But anyway the Borg have gone back into the past.  The Enterprise is able to see that Earth is now borgified, and everyone's a drone.  Rightfully the Enterprise should have been wiped from existence, but since they're the main characters, of course they live, despite all the rules of time travel.  Then again, Marty McFly had some time to undo his mistake, so maybe Picard gets to as well.  All the same, it would have made more sense if they simply travelled through time along with the Borg, and then dealt with it there.  Maybe made a mistake or two that would allow some Borg to survive.  I dunno.

On top of that there's also Picard's primary conflict: being so obsessed with beating the Borg that he is willing to condemn his entire crew to die.  What the fudge?  This guy even shoots his crew members that have become Borg even though it's possible to bring them back.  To be fair, though, if your ship is half-compromised by the Zerg, I mean Borg, are you really going to have time to de-install everyone's Borg implants with the Borg advancing when they can?  Of course, in that case, Picard should have evacuated his ship far sooner, to avoid as much assimilation as possible.  After all, how many Borg can teleport from a  Borg ship when it's being blown up?

For that matter, where did all that Borg technology come from?  How did the Borg turn engineering into basically one of their own ships in a matter of hours, and with only the supplies they could have beamed over in a few seconds' time?

Actually, I have a lot of questions about the Borg.

9.  Why are the Borg so stupid?

Almost every single decision made by the Borg in this movie makes no sense.  Let's go over them.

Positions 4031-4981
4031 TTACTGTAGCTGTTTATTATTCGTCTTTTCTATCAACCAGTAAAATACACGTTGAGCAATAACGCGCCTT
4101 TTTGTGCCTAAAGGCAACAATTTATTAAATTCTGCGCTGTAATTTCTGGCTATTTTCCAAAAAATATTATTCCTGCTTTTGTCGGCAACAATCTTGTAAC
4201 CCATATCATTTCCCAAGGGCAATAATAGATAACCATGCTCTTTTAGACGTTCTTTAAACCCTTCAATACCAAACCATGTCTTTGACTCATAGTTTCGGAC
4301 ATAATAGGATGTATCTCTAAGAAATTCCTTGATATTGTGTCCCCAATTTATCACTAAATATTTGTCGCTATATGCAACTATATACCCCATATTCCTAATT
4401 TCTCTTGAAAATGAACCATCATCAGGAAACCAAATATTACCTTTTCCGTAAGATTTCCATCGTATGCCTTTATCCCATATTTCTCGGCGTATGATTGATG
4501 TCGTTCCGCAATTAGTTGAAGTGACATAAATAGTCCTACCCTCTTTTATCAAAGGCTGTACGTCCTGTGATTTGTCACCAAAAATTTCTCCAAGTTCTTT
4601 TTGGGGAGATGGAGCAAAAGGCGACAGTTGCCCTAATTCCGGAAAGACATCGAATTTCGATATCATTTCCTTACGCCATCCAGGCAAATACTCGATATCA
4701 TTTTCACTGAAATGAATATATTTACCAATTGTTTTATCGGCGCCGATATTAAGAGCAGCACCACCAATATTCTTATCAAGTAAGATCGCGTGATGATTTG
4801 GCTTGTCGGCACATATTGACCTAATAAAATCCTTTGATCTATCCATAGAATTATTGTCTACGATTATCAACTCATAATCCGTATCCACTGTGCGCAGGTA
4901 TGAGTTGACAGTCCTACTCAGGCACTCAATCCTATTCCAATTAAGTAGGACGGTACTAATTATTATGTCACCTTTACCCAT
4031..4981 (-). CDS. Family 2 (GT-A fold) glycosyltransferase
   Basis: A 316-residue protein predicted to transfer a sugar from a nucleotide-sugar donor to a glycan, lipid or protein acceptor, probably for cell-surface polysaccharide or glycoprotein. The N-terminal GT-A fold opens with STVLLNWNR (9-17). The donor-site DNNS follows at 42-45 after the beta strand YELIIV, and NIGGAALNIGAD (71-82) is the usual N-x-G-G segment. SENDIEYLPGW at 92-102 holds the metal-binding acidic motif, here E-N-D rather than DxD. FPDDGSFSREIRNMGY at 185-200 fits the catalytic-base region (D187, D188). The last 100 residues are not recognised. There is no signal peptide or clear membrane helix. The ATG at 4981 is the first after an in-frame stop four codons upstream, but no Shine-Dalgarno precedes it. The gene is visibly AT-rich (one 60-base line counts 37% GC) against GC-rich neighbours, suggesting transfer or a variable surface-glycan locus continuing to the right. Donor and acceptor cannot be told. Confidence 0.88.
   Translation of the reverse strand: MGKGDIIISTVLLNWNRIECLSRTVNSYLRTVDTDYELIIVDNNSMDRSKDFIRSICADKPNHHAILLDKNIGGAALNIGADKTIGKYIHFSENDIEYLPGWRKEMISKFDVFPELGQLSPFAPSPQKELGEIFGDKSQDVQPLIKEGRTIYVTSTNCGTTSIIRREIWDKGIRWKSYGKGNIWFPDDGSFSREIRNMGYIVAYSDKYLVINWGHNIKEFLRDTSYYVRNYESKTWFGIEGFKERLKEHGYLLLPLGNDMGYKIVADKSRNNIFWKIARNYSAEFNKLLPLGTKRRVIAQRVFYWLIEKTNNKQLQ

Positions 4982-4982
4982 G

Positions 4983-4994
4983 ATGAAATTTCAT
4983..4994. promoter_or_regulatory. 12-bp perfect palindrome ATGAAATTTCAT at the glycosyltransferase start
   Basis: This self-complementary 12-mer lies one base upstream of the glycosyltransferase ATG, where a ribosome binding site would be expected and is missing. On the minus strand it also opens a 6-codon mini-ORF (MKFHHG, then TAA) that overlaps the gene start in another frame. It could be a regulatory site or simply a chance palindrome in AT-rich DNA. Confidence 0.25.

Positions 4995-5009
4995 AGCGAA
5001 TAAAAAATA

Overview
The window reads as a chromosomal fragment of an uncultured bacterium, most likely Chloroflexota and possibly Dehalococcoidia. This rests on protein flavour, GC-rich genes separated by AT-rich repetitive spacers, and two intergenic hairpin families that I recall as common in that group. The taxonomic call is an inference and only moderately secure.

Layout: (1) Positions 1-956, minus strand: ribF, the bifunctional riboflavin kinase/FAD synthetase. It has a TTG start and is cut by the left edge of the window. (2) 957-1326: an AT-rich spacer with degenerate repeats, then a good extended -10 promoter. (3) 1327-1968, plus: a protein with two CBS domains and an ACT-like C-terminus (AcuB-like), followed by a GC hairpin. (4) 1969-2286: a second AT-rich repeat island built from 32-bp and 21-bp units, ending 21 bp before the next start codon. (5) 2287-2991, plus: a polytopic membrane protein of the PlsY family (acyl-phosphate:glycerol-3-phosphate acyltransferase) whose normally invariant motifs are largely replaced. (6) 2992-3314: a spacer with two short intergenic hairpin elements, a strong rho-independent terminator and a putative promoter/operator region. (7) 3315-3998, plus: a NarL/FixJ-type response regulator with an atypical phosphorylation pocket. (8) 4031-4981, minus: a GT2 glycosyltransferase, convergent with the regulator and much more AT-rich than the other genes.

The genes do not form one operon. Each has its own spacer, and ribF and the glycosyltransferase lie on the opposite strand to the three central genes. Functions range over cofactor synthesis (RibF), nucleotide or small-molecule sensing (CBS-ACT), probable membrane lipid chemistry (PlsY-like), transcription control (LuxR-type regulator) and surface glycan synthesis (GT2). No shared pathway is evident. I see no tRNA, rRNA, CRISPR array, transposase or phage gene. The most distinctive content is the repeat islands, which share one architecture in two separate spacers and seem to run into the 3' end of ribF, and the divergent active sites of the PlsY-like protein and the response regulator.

- When they were taking the ship, they should not have stopped when they took the deflector.  If they can take the first part really quickly, then they need to eliminate the human threat as soon as possible.

- "They'll leave us alone unless they consider us a threat"?  What the fudge?  Come on, Borg.  If there's people holding guns, they're a threat.  If they're the people that normally run the ship you've been taking over, they're a threat.  If they're messing with the deflector controls, chances are they're a threat.  Assimilate them, already. 

- Y'know, guys, if you really want to use the deflector dish to send messages, maybe it's okay to take a ten minute break to get rid of the bothersome humans and take them out.  Maybe try to outnumber them instead of attacking one by one.  Yeah.

- Was it really necessary to come back to the point in time where the humans made first contact with Vulcans?  After all, there are plenty of vulnerable points in human history.  Why go back to the one specific time where you're likely to be discovered by the foreign Vulcans, giving them a chance to notice the Borg and develop anti-Borg strategies?